Preferably, the first lens body 211 is a portion of a solid which is obtained by cutting a body of revolution at two planes containing the axis of revolution. In this case, it is preferable that this portion of the body of revolution is placed so that the axis of revolution coincides with the Y1 axis. In other words, it is preferably placed so that its axis of revolution passes through the point C and is perpendicular to the third border line B3 and the fourth border line B4. In the present specification, a body of revolution is meant to be a solid body which is obtained by rotating a plane figure by 360° around a straight line which exists in the same plane as the plane figure. This straight line will be referred to as the axis of revolution.

FIG. 5 is a schematic perspective view of the first lens body 211. FIG. 5 shows a partial body of revolution 211′, which is inclusive of the first lens body 211 and whose axis of revolution is the Y1 axis. The partial body of revolution 211′ is a portion of a body of revolution obtained by rotating a plane 211s around the Y1 axis, whose central angle spans 90° (a portion accounting for ¼ of the entirety). The partial body of revolution 211′ is obtained by cutting a body of revolution which is obtained by rotating the plane 211s around the Y1 axis at planes S1 and S2. The plane 211s is a plane that contains a point C′ at which the first border line B1 and the second border line B2 intersect and contains the Y1 axis. The plane S1 is a plane which contains the Y1 axis and which is perpendicular to the first border line B1, whereas the plane S2 is a plane which contains the Y1 axis and which is perpendicular to the second border line B2. The first lens body 211 has a shape obtained by cutting the partial body of revolution 211′ at two planes S3 and S4 which pass through the outer edge 135 of the frame region 130 and which are perpendicular to the display plane 19. The plane S3 passes through a portion of the outer edge 135 extending along the first direction, whereas the plane S4 passes through a portion of the outer edge 135 extending along the second direction. The shape of the plane 211s will be described in detail later.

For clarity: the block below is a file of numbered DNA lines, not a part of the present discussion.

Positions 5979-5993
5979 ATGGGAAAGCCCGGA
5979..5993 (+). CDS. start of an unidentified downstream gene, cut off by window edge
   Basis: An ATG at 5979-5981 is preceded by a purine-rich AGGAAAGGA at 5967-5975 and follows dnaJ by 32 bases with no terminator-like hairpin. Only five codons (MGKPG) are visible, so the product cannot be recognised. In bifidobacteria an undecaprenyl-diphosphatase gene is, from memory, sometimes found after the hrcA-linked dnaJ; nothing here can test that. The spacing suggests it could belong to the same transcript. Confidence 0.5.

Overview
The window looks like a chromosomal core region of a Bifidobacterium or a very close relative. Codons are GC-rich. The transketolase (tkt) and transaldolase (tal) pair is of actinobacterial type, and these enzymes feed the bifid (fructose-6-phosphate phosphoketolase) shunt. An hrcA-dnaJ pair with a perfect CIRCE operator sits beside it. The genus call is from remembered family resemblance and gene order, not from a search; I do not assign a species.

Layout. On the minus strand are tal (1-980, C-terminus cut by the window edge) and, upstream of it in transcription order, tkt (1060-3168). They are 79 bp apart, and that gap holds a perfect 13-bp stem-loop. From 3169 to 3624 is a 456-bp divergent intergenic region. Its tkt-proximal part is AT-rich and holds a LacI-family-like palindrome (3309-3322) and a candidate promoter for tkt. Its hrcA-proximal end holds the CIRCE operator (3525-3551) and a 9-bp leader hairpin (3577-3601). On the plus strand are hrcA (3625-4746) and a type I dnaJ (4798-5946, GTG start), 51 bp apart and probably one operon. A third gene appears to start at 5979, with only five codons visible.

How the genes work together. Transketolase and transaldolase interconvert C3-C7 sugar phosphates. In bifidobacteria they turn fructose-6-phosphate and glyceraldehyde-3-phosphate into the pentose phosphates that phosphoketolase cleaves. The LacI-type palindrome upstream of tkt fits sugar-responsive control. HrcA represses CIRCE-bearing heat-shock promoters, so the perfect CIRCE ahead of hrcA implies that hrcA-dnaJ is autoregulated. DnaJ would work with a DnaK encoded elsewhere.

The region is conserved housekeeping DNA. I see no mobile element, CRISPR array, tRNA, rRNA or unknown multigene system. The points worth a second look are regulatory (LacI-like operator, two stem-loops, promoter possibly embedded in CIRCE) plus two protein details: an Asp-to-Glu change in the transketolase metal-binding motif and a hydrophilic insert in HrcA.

A line of intersection 211c of the outgoing face of the first lens body 211 with the X1-Y1 plane corresponds to a curve 211c shown in FIG. 3. Since the first lens body 211 is part of a body of revolution whose axis of revolution is the Y1 axis, the line of intersection between the outgoing face of the first lens body 211 and any plane other than the X1-Y1 plane which passes through Y1 and which is perpendicular to the display plane 19 is a similar curve to the line of intersection 211c. Therefore, light going out from each pixel that is anywhere in the first peripheral display section 121 other than on the X1 axis is also refracted in the direction from the point C toward that pixel, similarly to the light shown in FIG. 3 that enters the lens portion 210. As a result, it is possible to obscure the entire first frame portion 131.

It can be said that the first lens body 211 shown in FIG. 5 is a portion of a lens whose viewer-side surface is an axisymmetric curved surface, the portion containing the axis of symmetry and being placed so that the axis of symmetry coincides with the Y1 axis. It can also be said that the viewer-side surface of the first lens body 211 is a portion of an axisymmetric curved surface which is obtained by rotating a curve that is on the plane S1 or a curve that is on the plane S2 around the Y1 axis. Since the body of revolution 211′ is a body of revolution, these curves have similar shapes to that of the curve 211c shown in FIG. 3. It can also be said that the first lens body 211 is a portion of a planoconvex lens whose surface is an axisymmetric curved surface.

Since the liquid crystal display panel 100 of the present embodiment is rectangular, the first lens body 211 is defined as a portion of a solid body which is obtained by cutting the body of revolution 211′ at the planes S1 and S2 orthogonally intersecting each other. In the case where the liquid crystal display panel 100 is not rectangular, the planes at which to cut the body of revolution 211′ may be selected in accordance with the shape of a corner portion of the liquid crystal display panel.